I would be grateful if you would publish this article in reply to Felicia K's response to my previous article on the above subject. Firstly, I'd like to say that it's nice to know that Felicia is happy that someone is reading and is fascinated by her article; it was my pleasure Ms. (Mrs.) K. However, before going any further, let me make a few things crystal clear so that assumptions are not made and so that this discussion can be constructive.

It was never my intention to imply or say that it is wrong for Solomon Islanders, whatever generation they may be, to settle for something or anything less than what they hope for. I also don't have anything against student Teachers who are demanding an increase in their allowances nor do I want them to shut up and accept whatever they are not satisfied with; I am only startled at the increase or amount they are demanding. Do note that this was not about aspirations as far as my previous article was concerned; it was simply about being rational in our demands.

Just to put all of this in perspective, my point of view was that an increase in the allowance received by SICHE student teachers might be necessary but to demand an increase by 1000% all of a sudden will make anyone, especially Solomon Islands' Economists, cringe. If analyzed, you would also note that my last article was based entirely on the inferences or suggestions Felicia made in relation to the studies done and also her choice of words in her discussion.

My simple reason for questioning her article is that in times like this we don't have the luxury to use "anecdotal evidence" to make arguments or demands but to be realistic in our own situations (country's economic situation) and be constructive in what we want or need from our government.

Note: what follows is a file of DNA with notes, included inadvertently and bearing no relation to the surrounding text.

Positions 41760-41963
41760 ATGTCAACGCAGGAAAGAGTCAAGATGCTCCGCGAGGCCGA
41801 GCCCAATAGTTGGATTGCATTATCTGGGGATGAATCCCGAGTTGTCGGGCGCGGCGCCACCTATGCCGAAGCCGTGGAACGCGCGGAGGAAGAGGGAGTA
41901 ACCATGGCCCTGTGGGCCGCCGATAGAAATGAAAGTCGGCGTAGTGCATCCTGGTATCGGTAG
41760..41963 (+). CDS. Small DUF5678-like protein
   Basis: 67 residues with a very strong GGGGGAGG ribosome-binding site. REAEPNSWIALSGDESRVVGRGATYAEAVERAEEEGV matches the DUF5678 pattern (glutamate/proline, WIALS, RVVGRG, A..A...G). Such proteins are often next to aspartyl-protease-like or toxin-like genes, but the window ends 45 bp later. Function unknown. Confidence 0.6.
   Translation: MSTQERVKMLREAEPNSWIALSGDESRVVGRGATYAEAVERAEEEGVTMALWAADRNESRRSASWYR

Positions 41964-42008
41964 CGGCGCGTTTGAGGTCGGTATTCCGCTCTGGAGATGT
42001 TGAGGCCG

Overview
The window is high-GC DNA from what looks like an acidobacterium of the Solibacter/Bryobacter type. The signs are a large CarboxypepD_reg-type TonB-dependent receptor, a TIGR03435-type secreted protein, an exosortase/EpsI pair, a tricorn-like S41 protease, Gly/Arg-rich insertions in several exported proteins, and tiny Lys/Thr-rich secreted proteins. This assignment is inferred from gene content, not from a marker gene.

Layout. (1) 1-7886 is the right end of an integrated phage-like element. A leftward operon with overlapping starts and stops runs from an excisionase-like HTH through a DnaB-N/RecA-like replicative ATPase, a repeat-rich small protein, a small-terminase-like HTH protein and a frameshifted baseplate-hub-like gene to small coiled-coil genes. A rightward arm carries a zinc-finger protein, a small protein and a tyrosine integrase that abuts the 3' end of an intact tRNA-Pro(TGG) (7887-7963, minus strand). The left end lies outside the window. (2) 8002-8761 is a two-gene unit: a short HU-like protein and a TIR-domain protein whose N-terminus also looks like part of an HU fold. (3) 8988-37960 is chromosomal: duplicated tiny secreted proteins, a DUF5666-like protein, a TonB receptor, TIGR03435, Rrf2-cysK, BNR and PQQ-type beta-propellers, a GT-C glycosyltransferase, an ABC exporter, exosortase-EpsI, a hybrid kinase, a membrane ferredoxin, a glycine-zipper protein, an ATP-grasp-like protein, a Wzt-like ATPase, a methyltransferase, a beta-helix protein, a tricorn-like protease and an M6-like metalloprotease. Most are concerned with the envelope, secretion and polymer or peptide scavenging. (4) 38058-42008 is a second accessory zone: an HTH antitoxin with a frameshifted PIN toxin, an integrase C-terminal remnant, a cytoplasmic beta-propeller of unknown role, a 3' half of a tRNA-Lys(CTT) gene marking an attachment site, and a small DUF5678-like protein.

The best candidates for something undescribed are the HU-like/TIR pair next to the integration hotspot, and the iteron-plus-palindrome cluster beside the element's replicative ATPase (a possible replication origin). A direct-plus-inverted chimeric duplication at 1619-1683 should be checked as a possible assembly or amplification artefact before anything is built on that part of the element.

Reading from the reply, clarifications, explanations and so forth; it is obvious that Felicia's arguments are in support of the student's demands. Please note that I'm not saying it is wrong, what I'm saying is that it is not realistic economically and even logically. Let me clarify my discussion to Felicia or whoever "did not get the full meaning" of my article; we are in an economic crisis (Felicia conceded that) and it is only logical that as students we should be the ones who understand, what the government is going through and what is required of us as citizens in these economically trying times. By demanding an increase of the allowance in the tune of a thousand percent (1000%) will only require the government to dig deeper into a pocket that is already stretched thin by other National needs and the global economic crisis.

Personally I think that an increase in 1000% is too much and though I'm not putting a value on it, something a little less than 1000% would be reasonable and one which I would support(last paragraph of my previous article). My reference to the past student teachers who graduated should be corrected in light of the ($300 deduction) information stated by Felicia, however, don't you think that a 1000% is still a bit too much to demand? Furthermore, is it too much to demand in such short notice? I mean, you do the math, do you really think our government has that much financial clout to pay for something that is not budgeted for? And importantly, who do you think will fund the government coffers to meet these demands? These are pragmatic questions, ones which I think we should ask ourselves. Ms (Mrs.) K, that, was the "crux" of my discussion and my article.

By the way, I was never in any way complaining when using my own case and the 20% devaluation to my allowance. Rather I was using it as a point on how, personally, we can help the government in these economic hardship, instead of demanding an increase of 20% in (my) allowance which would have been a possibility.

Oh and to Tiona who asked if this was the same song or tune that the USP students in Fiji were singing last year; this is probably the same "song" (as you like to put it) Tiona. The difference is that it was a lot less than a 1000%, it was "composed" before the global economic crisis and it was "sang" before the national budget was drawn up, which reminds me; it would have been a lot easier if you used that same approach (though it is too late now especially after what happened globally) to allow the government to plan on how your demands can be met.

P.S. Due to the upcoming exams here in Suva, I won't be able to reply to this discussion until after the 18th of June.